Hyundai has announced that it will place EVs at the center of its product strategy. Its plans include 8 battery EVs and 3 fuel cell vehicles. The company is developing its first dedicated EV platform, which will allow it to produce multiple models with longer ranges.
The South Korean automaker is planning to launch an electric sedan with a range of 310 miles under its high-end Genesis brand in 2021. It will also introduce an electric version of its Kona small SUV with a range of 240 miles in the first half of next year.
“We’re strengthening our eco-friendly car strategy, centering on electric vehicles,” Executive VP Lee Kwang-guk told a news conference, calling the technology mainstream and realistic.
Sister company Kia said it will add 3 plug-in vehicles to its stable.
Hyundai recently unveiled a near-production version of its new fuel cell SUV, which will be launched in Korea early next year, followed by US and European markets.
A fuel cell electric bus is to be unveiled late this year, and a fuel cell sedan is also planned.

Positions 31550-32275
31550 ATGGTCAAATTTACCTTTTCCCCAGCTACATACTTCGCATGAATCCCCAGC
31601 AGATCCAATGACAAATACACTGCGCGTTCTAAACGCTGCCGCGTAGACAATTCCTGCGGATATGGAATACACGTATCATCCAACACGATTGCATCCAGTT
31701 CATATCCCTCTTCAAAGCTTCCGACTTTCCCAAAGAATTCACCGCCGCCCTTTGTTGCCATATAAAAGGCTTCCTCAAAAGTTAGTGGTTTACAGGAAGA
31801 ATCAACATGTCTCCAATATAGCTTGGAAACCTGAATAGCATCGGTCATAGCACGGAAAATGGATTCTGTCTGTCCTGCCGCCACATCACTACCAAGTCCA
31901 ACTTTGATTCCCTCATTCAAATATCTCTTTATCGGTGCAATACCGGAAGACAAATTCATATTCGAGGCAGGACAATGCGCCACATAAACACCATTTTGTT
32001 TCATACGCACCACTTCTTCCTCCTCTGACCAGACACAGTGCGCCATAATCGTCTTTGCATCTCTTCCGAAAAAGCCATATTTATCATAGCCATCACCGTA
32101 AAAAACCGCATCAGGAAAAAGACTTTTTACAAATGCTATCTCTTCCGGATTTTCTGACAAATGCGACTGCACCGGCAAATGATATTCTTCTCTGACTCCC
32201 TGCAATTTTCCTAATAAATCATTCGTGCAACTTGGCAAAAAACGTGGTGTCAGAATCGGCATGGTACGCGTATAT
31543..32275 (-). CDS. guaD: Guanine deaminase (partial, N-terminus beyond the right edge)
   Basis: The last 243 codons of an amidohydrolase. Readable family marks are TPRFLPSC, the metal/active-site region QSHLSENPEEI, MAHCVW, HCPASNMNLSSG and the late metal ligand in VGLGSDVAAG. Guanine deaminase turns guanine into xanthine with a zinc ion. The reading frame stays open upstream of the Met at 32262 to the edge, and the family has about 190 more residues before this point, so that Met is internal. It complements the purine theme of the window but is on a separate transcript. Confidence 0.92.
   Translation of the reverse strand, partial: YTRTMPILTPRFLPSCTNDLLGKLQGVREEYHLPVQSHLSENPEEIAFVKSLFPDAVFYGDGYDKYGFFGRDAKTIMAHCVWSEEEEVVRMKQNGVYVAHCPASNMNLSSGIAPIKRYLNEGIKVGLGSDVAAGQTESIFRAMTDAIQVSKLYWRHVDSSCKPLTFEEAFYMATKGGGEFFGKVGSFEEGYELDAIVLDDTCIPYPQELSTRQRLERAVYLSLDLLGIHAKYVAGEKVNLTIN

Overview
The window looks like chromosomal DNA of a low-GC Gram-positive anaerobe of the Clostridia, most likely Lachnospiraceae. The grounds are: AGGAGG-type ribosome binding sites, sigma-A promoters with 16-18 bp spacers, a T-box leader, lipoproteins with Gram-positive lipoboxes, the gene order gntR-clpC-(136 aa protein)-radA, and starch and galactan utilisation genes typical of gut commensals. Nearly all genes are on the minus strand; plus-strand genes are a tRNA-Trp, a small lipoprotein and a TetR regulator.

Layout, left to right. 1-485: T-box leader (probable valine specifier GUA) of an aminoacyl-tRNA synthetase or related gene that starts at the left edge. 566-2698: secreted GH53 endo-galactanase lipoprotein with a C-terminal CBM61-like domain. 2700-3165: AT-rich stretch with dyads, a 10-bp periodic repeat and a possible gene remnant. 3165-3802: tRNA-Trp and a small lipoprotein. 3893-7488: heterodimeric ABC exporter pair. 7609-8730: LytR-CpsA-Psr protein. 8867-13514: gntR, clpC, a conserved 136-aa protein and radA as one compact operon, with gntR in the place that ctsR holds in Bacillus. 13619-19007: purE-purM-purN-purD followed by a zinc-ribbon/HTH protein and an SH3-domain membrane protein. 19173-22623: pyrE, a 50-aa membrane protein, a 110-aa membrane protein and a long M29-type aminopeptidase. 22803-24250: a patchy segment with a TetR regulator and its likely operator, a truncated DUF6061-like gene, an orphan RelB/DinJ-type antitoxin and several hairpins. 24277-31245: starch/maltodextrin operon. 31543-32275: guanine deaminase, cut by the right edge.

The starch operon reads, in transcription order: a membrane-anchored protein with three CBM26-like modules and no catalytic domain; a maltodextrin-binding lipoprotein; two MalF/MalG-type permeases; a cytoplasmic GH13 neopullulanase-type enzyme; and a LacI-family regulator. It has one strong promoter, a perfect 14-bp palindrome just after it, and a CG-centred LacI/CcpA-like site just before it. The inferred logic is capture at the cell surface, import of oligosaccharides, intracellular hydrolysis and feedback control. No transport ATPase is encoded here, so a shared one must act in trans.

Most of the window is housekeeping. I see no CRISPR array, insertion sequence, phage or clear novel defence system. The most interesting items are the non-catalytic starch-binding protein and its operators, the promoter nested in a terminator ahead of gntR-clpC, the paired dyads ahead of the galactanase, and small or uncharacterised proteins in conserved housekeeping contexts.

Hyundai launched the Tucson Fuel Cell in 2013, and has sold about 862 since its 2013 launch, while Toyota has sold some 3,700 Mirai fuel cell vehicles since its 2014 launch.
Analysts noted that gaining traction with fuel cells will be “a long hard slog,” partly due to a lack of charging infrastructure. Korea has 10 fuel cell charging stations, and Japan has 100, according to Hyundai.
“Hyundai will achieve economies of scale for fuel cell cars by 2035 at the earliest,” said Lee Hang-koo, a Senior Research Fellow at the Korea Institute for Industrial Economics & Trade. “Before that, Hyundai has no choice but to rely on battery cars.”